All of that tech obviously required capital to develop. The company raised $120.7mm in three preferred equity financing rounds between 2013 and 2015. Investors included Menlo VenturesSherpa Capital, and E-Ventures. The company also had $11.8mm in venture debt ($8.4mm Comerica Bank and $3.4mm from TriplePoint Venture Growth BDC Corp.). 

The bankruptcy filing illustrates what happens when investors (the board) lose faith in founders and insist upon rejiggering the business to be operationally focused. First, they bring in a new operator and relegate the founders to other positions. With new management as cover, they then cut costs. Here, the new CEO's "first action" was to RIF 30 people from company HQ. Founders generally don't like to lose control and then see friends blown out, and so here, both founders resigned shortly after the RIF. This, in turn, gives the investors more latitude to bring in skilled operators which is precisely what they did.

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👚Resale is Real Real. Eff “The Amazon Effect.”👚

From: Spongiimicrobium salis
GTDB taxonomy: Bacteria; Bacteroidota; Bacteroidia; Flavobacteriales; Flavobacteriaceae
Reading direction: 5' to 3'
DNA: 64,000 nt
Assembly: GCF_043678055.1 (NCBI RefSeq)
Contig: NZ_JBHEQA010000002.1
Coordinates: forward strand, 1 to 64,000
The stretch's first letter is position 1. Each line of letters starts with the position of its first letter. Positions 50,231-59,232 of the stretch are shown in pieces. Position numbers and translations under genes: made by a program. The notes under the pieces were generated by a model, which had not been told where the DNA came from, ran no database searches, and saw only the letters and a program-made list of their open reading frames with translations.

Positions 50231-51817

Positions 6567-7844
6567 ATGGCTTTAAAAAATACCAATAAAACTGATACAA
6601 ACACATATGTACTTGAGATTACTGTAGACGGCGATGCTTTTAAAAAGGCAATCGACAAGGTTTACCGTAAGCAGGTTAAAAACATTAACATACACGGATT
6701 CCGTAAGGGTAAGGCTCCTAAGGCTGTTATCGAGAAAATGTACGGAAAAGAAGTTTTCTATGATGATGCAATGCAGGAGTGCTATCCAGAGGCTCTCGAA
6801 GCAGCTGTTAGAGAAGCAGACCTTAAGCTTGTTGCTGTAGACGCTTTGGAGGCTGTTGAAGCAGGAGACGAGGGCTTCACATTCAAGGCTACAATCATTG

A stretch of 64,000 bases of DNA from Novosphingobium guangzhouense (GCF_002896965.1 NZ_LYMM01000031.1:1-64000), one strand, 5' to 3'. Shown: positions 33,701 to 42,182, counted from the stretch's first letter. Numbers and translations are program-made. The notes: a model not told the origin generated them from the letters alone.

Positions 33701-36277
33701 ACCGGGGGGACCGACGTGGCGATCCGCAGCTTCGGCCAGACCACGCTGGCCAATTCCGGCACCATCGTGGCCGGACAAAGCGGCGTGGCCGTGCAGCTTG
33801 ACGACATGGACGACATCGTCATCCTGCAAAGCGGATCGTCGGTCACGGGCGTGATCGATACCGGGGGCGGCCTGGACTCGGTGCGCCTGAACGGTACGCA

The #RetailApocalypse is More Than Amazon Inc.

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In September 2017 in “Minimalistic Consumption by Inheritance,” we wrote:

Much has been made about the death of retail and the "Amazon Effect." We mention it quite a bit … but we are also on record as calling the Amazon narrative lazy. After all, there's a reason why resale apps are among the highest downloaded apps in the Itunes app store. We've noted this before: millennials have no problem buying, reselling, buying, and reselling. I mean, sh*t, we're now seeing commercials for OfferUp on television. We've noted the rise of Poshmark and other apps here and here. Perhaps there's more here than meets the eye.

We doubled down with “Enough Already With the ‘Amazon Effect’” in April 2018. Citing the ThredUp 2018 Resale Report, we noted: